Funny how we remember some things and not others, especially parts of the same story. Like my first deer hunt. Dad and Mom hunted every year on Roy Stewart’s orchards, but that was adult sport; kids not invited.
Then one day Mom handed me her rifle and a bullet and sent me forth.
Her rifle and a bullet. Actually, she gave me two bullets, and instructed me to keep one in my pocket. The general rule was if you heard one shot, someone saw a deer. Two shots meant the hunter likely needed to finish the job.
More than two shots meant someone was going home empty-handed.
Our driveway was about a half-mile to the hard road, and could take an hour or so to traverse. Even in my younger years, just wandering in the thousands of acres of woodland that was my home turf was more than sufficient enjoyment, observing the critters and their home turf as they went about their daily chores.
Most of the year, deer were for looking, activity of which I never tired. Hunting season was for the freezer. I also loved venison.
I loved being in the woods but I would be much older before I would discover how much I had learned in my wanderings without actually thinking about learning anything. We all tend to believe our current life is what is normal, so I did not give much thought to knowing the place where a partridge would explode into flight when I came near.
I knew she had a nest nearby, but I also knew she would sneak away from it before bursting into flight in a great commotion that dared me to look at her take-off point rather than where her family actually was growing.
I left our driveway and started down a logging road, walking slowly and, I hoped, quietly, being careful to pick my feet up to avoid shuffling stones or fallen leaves. Deer are two things above all else – curious and nervous. When they get a hint that something strange is on their turf, they try their best to check it out –to sneak up on it, but always stay ready to vanish at the first sign of danger.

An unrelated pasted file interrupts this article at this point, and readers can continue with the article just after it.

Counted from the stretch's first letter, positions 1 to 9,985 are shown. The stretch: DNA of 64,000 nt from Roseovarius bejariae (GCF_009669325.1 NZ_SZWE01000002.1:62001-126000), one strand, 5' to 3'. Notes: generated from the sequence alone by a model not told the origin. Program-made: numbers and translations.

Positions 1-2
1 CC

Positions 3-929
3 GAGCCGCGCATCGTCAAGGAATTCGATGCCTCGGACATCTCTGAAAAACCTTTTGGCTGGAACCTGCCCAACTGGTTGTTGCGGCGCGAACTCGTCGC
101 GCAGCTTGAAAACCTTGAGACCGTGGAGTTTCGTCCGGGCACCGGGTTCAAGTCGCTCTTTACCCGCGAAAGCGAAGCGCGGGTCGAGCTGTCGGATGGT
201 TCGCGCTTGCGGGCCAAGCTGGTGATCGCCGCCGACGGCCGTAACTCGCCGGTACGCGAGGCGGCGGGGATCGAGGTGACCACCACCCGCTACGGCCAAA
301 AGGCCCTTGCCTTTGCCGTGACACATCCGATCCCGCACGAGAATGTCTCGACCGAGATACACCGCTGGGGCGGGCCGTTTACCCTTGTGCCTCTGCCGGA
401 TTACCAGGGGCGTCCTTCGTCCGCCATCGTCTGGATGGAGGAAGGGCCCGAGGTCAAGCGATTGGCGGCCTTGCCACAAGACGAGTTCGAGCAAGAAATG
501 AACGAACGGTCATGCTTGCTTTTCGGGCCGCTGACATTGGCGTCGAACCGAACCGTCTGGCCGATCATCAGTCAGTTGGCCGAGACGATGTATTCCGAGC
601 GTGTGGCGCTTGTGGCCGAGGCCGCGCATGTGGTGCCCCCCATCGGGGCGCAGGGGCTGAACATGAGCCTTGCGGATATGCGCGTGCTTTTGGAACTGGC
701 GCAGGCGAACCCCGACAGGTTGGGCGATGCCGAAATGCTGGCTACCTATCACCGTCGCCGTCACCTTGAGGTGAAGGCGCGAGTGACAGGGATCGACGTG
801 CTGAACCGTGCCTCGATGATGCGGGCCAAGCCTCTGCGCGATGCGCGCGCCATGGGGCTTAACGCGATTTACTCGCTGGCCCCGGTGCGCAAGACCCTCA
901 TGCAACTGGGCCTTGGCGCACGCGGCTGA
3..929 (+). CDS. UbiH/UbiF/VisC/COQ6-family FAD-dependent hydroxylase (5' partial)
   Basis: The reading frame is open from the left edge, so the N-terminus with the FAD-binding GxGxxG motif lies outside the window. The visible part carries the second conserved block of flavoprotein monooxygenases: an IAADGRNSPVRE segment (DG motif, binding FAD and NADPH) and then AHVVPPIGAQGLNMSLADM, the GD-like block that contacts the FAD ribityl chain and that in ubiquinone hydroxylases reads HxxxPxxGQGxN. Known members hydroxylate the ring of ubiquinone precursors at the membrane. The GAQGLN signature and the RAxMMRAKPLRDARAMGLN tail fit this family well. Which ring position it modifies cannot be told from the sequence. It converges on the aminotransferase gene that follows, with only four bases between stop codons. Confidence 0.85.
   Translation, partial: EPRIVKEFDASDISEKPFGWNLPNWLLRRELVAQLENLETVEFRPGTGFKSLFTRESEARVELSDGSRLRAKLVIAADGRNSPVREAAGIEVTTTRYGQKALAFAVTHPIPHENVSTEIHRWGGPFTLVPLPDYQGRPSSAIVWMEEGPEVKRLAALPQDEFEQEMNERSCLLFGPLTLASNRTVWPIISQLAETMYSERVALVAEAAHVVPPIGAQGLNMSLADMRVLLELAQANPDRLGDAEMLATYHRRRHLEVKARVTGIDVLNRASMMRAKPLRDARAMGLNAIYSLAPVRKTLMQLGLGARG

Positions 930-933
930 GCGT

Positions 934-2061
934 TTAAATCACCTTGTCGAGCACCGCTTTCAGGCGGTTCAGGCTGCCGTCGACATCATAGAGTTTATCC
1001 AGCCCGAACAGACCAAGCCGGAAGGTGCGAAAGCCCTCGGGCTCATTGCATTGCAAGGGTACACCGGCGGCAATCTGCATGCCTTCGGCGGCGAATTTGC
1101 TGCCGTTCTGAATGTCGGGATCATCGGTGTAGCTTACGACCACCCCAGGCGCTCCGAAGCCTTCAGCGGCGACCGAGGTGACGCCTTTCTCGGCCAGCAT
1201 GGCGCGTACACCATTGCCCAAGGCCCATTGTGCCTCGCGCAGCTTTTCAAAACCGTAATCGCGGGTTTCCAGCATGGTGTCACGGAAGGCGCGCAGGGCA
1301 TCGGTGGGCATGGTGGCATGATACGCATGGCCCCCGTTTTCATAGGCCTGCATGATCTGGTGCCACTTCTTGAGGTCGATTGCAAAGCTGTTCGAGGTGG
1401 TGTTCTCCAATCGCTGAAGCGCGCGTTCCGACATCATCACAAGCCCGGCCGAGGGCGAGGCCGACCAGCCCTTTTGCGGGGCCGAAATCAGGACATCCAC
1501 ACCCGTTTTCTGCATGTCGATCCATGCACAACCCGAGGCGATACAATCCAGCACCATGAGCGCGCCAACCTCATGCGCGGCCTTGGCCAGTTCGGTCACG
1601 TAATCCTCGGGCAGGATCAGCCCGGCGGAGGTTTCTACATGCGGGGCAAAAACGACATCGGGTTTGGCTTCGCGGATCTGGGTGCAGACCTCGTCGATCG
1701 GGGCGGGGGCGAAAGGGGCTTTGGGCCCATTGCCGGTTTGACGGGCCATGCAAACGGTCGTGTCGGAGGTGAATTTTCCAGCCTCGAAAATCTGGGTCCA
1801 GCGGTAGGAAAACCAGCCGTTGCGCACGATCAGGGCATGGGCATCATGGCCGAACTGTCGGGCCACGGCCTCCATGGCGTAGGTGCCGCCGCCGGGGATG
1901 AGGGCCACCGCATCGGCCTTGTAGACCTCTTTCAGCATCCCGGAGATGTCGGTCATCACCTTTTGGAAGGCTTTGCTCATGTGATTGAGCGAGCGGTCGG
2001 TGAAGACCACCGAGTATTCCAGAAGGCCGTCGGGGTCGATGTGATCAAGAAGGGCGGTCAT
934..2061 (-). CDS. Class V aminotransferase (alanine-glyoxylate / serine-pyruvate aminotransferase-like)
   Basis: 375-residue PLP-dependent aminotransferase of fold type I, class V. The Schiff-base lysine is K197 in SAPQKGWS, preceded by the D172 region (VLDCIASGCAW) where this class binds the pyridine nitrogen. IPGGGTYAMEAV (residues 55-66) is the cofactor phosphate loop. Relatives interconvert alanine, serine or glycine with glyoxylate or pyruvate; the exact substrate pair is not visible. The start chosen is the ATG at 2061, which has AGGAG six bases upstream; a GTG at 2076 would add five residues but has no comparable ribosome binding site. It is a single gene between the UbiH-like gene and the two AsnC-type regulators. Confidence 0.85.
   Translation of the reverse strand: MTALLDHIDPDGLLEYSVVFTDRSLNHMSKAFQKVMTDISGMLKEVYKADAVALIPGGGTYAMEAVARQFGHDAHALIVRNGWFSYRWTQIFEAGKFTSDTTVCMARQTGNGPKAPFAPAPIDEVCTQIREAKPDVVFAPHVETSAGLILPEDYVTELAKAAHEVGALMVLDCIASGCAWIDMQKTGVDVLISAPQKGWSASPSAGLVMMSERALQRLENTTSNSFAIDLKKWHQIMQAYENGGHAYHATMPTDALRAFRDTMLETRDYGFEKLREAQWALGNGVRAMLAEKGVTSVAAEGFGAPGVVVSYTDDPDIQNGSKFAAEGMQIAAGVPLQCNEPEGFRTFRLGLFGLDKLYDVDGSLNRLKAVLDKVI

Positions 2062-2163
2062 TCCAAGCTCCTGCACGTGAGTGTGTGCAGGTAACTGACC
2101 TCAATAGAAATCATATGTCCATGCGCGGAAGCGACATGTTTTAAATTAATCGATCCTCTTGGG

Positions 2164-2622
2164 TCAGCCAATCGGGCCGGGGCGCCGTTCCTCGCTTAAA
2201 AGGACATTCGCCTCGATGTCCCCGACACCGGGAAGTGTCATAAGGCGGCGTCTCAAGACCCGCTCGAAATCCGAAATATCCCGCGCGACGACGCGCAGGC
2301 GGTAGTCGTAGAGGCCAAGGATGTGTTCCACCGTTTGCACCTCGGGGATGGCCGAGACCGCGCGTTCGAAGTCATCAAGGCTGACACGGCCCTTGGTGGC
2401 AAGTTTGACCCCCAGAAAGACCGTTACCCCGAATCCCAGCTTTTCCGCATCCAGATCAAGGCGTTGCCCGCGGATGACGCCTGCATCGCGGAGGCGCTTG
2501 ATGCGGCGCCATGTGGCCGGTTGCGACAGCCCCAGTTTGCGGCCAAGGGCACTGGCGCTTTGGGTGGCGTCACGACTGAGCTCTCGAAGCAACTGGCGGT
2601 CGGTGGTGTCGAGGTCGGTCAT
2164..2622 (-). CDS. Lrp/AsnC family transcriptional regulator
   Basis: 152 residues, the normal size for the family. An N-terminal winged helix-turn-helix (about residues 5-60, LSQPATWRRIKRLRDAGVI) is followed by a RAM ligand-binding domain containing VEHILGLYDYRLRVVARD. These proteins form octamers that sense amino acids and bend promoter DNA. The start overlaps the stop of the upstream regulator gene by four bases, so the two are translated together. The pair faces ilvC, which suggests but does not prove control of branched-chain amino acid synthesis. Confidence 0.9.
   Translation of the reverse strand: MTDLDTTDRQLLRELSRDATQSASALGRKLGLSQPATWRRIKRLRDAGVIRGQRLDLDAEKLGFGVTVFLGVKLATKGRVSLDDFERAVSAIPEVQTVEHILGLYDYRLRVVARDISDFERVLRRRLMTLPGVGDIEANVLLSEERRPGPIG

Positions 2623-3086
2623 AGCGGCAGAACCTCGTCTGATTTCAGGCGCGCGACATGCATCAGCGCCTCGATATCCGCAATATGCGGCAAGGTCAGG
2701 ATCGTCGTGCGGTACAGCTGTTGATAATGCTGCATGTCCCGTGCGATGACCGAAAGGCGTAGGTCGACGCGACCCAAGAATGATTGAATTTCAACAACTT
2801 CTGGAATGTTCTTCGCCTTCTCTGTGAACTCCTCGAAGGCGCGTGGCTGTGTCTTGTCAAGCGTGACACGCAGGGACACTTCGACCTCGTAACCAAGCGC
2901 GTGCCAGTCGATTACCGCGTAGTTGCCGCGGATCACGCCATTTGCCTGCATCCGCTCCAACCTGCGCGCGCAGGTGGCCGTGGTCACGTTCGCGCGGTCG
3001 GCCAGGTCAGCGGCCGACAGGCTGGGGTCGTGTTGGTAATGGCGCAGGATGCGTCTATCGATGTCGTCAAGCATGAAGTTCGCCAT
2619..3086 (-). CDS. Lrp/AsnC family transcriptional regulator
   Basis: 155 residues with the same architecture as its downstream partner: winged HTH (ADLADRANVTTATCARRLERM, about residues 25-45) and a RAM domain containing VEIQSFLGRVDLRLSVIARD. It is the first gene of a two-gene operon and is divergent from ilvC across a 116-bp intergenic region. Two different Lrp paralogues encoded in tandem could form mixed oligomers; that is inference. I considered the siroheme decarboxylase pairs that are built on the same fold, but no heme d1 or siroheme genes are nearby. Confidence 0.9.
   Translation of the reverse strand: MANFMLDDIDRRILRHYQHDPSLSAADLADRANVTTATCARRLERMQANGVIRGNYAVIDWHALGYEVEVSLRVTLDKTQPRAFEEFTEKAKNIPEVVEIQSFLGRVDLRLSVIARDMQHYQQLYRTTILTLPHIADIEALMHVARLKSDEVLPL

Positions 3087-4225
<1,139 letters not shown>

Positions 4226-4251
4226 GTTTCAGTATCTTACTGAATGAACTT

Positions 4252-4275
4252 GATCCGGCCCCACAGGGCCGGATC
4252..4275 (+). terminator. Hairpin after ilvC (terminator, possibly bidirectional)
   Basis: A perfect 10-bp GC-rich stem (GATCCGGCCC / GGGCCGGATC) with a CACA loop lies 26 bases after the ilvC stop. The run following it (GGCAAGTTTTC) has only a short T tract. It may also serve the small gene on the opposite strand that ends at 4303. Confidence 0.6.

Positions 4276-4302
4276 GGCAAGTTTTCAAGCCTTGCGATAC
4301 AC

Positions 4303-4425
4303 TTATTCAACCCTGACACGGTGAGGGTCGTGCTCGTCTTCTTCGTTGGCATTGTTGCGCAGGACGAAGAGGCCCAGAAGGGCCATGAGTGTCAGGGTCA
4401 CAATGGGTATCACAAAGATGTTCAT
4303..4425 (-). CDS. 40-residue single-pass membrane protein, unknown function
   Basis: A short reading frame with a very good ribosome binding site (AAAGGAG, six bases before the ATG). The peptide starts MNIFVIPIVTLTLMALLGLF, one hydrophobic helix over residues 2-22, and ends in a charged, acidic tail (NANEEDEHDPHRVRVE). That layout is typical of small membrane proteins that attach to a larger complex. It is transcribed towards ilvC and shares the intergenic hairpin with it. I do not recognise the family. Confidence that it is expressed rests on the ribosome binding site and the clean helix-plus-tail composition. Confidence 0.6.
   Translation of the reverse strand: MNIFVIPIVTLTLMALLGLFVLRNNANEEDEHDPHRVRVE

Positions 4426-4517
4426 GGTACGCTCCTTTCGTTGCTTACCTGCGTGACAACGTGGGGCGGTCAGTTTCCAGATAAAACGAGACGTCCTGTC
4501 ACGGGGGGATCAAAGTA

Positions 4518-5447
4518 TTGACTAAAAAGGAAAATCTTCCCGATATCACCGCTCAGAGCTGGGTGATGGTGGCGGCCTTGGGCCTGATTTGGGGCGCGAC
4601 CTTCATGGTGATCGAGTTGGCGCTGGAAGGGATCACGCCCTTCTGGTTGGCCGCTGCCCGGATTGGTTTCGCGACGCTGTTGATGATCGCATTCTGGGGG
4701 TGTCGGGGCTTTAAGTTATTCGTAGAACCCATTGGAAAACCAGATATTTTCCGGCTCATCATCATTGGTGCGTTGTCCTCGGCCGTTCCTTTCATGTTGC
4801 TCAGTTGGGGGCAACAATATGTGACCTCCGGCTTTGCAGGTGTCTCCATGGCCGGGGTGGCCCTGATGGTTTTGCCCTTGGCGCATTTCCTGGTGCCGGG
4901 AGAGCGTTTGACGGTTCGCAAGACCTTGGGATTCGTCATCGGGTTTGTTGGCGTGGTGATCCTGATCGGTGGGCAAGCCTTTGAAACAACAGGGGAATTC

If you don’t move, a Whitetail may well come right up to you. But if you blink, it will be like the deer was never there.
As I slipped slowly around a corner, I suddenly heard the unmistakable crunching of a Whitetail enjoying dinner. Over the course of maybe 10 minutes, I snuck up to where I could see the critter chowing down on a patch of grass.
Over the years, I have hunted deer in Virginia and Barren Ground caribou in Alaska. I have harvested smelt and striped bass on both coasts of the Lower 48.
And I have traded my guns and fishing gear for cameras. It’s not that I no longer like venison or fish. Au contraire.
But I have come to think the more fun activities are to see how closely I can approach, or let them approach. It is pretty cool to put a GoPro in front of a crawdad and try for a quote about the cleanliness of the creek. Or watch a Great Blue Heron stand like a statue as she waits for dinner to move within spearing range. Every hour in the forest or on a creek is like a magic classroom taught by the residents.
As an editor with whom I once shared journalistic pursuits often pointed out, “It’s difficult to see a stranger in someone who has allowed you into their home.”